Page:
In a recent Ontario decision, the court found that a termination provision in an employment contract was unenforceable for its potential violation of employment standards legislation.
The employee was a construction employee working in the construction industry. He was first employed by the employer in 2012, and was laid off from time to time.
On November 10, 2015, he signed an employment agreement with the employer.
The employee was later placed on temporary layoff on October 10, 2017. The employee was not recalled to work and, in December 2017, he found alternate employment. No notice of this lay-off was given, nor did he receive any pay in lieu of notice from the employer.
In June 2018, the employee commenced an action in the Small Claims Court seeking damages for wrongful dismissal.
The employer claimed that the employment contract absolved it from any requirement to give any notice of the lay-off, or pay in lieu of notice. It also relied on the fact that as a construction employee, the employer had no obligation under the Employment Standards Act (“ESA”) to give notice or termination pay in lieu thereof.
The Employment Contract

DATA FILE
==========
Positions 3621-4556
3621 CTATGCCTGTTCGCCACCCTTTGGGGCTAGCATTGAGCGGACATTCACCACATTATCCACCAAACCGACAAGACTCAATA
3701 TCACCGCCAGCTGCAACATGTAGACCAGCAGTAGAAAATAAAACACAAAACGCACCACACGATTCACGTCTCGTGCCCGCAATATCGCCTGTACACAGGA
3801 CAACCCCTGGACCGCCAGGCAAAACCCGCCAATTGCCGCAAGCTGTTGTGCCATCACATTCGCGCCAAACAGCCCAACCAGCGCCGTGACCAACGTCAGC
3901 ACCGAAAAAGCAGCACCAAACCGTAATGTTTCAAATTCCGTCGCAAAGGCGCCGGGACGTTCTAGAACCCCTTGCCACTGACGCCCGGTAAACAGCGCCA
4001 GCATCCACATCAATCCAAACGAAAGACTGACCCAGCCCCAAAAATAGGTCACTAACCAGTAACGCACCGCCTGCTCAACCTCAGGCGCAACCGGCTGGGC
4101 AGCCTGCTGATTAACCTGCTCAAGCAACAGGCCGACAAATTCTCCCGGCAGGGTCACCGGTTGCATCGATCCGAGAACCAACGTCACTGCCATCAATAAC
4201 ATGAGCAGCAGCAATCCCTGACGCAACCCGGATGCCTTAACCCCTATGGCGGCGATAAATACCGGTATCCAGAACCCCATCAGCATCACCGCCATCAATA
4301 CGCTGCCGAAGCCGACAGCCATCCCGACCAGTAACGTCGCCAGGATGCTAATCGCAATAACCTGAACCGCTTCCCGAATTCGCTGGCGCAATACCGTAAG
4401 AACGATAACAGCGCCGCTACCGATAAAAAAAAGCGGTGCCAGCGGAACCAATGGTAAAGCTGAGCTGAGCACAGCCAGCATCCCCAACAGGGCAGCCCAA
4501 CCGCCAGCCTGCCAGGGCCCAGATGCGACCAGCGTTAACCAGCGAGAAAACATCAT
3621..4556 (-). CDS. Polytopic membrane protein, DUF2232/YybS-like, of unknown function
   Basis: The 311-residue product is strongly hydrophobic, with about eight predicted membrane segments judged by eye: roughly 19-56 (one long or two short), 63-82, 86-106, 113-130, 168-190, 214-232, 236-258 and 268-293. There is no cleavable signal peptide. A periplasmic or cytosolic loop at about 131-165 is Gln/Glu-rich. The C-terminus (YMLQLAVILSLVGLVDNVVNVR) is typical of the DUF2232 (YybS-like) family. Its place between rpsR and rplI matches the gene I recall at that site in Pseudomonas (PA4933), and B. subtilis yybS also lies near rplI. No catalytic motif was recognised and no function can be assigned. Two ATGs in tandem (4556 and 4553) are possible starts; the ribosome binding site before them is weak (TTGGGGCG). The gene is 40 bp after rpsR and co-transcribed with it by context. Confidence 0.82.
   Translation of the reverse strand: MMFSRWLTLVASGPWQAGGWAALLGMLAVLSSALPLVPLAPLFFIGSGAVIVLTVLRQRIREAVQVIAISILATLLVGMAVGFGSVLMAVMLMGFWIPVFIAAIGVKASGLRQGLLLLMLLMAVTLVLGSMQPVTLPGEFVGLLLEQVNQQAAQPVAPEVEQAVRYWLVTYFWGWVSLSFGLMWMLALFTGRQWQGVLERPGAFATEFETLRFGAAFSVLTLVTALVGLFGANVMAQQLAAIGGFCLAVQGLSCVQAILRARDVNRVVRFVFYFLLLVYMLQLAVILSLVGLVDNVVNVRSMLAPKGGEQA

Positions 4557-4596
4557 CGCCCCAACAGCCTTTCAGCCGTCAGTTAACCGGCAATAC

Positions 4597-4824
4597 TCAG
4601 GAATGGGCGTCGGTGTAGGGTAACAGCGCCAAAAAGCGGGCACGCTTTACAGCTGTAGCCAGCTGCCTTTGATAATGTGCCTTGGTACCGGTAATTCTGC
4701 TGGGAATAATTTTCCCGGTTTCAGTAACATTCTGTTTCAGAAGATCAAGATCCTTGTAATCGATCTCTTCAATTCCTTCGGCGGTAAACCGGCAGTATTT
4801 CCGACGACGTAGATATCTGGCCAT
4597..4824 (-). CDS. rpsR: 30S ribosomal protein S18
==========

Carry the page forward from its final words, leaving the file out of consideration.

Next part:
The relevant provision at issue under the employment contract stated:
Termination of Employment
The Employee may be terminated at any time without cause upon being given the minimum periods of notice as set out in the Employment Standards Act, or by being paid salary in lieu of such notice or as may otherwise be required by applicable legislation. The Employee acknowledges that pursuant to the Employment Standards Act they are not entitled to any notice or time in lieu thereof due to the nature of their job and as such they are entitle[d] to absolutely no notice or pay and benefits in lieu thereof upon termination.
The termination provisions set for[th] above, represent all severance pay entitlement, notice of termination or termination in lieu thereof, salary, bonuses, vacation pay and other remuneration and benefits payable or otherwise provided to the Employee in relation to the termination of the Employee regardless of cause or circumstances.